Vanda Felbab-Brown discusses the link between violent insurgency and illicit economies in an interview with NPR’s central Florida affiliate station.
Scott Finn (WUSF): When you look some of the most violent places in the world – the border between the US and Mexico, Afghanistan, Somalia – these are all places where the conflict is deeply tied into illicit economies. Is this a new thing?
Vanda Felbab-Brown: It’s certainly been a phenomenon over the past couple of decades and in some places, like Afghanistan, the narcotics trade is really the most intense than we have ever seen anywhere in the history of modern drug trade, far more so than Colombia, which in the 1990s and 2000s was the prototypical place where insurgency and narcotics would coincide. But certainly we have seen intensification in the way militants exploit illicit economists and to some extent this is natural. Where you have very intense violence formal and legal economics suffer immensely, and so informality and illegality is what replaces the collapsing form of economy.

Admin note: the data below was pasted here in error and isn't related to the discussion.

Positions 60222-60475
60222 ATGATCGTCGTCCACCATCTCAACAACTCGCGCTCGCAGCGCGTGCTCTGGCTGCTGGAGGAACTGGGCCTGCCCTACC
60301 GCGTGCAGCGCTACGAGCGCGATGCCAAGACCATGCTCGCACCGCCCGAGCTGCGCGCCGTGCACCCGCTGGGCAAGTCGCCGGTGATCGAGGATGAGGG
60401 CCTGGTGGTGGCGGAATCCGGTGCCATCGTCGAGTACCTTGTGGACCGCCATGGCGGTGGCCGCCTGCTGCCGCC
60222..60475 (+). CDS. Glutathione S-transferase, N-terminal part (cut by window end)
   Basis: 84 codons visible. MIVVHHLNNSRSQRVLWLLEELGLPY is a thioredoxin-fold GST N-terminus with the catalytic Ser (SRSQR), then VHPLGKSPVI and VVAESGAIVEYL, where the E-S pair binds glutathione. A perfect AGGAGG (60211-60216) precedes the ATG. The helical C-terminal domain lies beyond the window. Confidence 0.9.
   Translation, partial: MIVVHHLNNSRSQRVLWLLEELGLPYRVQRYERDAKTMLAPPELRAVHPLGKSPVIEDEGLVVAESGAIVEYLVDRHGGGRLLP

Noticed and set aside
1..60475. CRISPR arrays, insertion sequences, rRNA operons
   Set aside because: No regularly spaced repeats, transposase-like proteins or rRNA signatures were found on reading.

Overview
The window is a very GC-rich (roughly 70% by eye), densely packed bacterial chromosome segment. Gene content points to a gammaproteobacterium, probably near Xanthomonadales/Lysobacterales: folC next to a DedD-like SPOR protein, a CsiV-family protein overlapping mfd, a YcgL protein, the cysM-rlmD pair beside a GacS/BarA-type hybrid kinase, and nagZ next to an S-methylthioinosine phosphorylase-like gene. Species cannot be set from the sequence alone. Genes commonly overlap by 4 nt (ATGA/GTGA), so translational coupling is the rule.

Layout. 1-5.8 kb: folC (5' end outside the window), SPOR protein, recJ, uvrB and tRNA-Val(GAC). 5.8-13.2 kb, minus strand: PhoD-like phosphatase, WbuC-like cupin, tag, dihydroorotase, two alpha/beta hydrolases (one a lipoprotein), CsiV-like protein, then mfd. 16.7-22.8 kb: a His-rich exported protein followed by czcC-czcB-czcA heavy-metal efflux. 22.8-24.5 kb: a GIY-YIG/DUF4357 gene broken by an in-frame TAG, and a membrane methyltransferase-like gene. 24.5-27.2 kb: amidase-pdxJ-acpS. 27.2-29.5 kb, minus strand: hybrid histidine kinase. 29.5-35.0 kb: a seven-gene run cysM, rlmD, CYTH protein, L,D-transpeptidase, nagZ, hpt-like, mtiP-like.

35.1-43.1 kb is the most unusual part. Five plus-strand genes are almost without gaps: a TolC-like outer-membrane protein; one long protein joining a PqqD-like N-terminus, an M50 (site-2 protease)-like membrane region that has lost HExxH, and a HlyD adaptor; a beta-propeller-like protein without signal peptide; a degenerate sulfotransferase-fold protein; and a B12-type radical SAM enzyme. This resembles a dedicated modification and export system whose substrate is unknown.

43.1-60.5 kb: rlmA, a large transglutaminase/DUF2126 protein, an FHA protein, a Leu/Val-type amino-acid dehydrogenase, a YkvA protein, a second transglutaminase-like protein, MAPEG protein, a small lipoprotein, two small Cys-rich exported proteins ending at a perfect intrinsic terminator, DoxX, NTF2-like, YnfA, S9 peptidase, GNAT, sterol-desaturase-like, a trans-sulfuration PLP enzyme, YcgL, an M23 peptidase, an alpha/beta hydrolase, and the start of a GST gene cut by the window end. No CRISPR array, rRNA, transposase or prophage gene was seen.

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“I think it’s by having this cluster of [illicit] activities and abilities that has helped [North Korea] as sanctions have been applied. With the newest round of sanctions, my guess is that they’re doing the same thing: looking for ways to navigate around them.”